Still, at Thanksgiving we made a list of all the words she'd said (with meaning and some regularity) it was almost 50, which is about where an 18-24 month old should be, so I decided we could wait until she turned two and see if she would start putting two words together by then. But she hasn't, other than sort of getting lucky a couple times. Of course, she can put two gestures together like nobody's business.

So our pediatrician told us to call Early Intervention for an evaluation and whatever magical powers they possess. Apparently this is all free (well, prepaid through your taxes, thank you) no matter your income and they even come to your house. I should get a call back from them tomorrow to find out more.

As stupid as I know it is, I can't help feeling like maybe I/we should have been or should be doing something more or different. Are we letting her off the hook with her gestures too much? Not enough reading? (Doesn't seem possible.) Too much TV? (Uh, are you counting football?) White noise machine scrambling her brain? (Oops, now my mom's worried about that.)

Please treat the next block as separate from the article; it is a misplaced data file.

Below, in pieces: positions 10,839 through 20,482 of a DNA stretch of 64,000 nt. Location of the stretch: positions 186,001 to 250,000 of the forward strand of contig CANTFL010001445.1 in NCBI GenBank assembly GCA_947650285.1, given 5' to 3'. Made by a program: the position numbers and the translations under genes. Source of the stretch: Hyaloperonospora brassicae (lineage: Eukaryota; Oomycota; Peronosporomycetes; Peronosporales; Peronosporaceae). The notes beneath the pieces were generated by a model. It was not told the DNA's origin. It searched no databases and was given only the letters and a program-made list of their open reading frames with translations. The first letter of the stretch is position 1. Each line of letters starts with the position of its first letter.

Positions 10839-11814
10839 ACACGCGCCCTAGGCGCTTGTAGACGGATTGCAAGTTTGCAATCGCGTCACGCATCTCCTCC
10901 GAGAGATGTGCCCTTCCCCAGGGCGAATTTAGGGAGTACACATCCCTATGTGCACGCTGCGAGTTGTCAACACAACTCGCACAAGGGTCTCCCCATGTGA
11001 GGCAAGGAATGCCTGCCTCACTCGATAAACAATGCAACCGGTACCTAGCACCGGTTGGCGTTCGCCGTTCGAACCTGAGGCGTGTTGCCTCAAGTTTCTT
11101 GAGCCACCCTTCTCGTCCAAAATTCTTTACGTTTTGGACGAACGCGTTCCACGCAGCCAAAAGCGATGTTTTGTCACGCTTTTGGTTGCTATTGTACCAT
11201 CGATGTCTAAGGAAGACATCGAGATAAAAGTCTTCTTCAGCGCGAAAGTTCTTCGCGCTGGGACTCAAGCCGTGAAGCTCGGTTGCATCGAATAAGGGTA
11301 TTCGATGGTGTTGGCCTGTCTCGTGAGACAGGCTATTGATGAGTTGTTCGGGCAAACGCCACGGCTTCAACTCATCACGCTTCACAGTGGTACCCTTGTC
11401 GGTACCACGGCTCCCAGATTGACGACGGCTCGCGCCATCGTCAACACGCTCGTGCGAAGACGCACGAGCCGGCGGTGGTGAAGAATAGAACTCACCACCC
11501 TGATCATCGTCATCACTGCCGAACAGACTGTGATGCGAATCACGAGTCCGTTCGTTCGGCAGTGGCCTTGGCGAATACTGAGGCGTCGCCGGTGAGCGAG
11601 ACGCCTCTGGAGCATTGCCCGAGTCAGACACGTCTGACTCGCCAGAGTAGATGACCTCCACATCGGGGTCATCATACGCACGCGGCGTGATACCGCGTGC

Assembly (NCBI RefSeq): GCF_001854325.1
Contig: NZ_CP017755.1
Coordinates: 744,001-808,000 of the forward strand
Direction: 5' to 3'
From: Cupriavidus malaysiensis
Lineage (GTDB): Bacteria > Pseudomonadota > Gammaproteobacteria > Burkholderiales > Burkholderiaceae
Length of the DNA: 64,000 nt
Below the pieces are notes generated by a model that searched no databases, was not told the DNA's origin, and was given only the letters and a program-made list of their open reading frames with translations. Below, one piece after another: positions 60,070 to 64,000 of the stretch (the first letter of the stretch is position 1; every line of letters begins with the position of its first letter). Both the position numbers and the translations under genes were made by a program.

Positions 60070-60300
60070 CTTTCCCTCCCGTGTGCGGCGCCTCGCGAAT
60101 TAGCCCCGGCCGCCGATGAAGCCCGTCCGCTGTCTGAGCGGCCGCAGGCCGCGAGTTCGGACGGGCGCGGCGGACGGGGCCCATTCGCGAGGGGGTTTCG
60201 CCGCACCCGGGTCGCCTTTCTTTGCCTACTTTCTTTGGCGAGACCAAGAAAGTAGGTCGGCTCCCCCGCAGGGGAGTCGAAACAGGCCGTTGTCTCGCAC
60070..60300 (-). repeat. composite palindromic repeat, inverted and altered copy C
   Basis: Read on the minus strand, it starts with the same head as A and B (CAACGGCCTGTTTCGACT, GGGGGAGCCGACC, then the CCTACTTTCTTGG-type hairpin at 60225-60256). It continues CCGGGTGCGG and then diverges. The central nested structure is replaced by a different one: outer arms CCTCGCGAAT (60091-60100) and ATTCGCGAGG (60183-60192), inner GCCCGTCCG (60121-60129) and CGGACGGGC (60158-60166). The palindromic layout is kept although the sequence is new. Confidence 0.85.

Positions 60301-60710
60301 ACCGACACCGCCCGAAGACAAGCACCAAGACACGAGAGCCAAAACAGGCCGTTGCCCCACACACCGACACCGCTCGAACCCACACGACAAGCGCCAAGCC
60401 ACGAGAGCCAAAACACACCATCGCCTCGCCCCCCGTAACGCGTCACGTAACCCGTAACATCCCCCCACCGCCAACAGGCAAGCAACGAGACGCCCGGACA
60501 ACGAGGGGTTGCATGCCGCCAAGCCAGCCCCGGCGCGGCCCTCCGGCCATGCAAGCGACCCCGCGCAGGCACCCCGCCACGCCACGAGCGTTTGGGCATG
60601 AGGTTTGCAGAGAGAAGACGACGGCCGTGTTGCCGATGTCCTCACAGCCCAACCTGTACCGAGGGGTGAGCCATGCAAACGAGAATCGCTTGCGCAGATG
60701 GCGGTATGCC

Or is it in part because she had 9 months in the womb and 7 months in Ethiopia hearing only Amharic, not English?

Or maybe it just is what it is, and worrying about why will not add one hour to my life or one word to her vocabulary. I'm trying to remember that as I wait for the Early Intervention cavalry to arrive. And I'm remembering to be grateful to have access to such a resource here in the U.S.

And I'm enjoying the sweet sounds from downstairs which will all too soon be gone--the beautiful, mysterious poetry of "Dab be! Abb beee! Dabyee abbayae abbyeeeeeeeeee!"

9 comments:

pmfh said...

As a fellow paranoid hypochondriac, I salute you! (Our mother will be so pleased it's contagious...)

It probably just is one of those things, like with The Boy Who Cruises and solid foods, but if the doc thinks it's worth checking out, hey, check it out. And then these experts can tell you you have a brilliant genius child! :O

paige said...

You will be happy with EI and all of the powers they possess, i promise.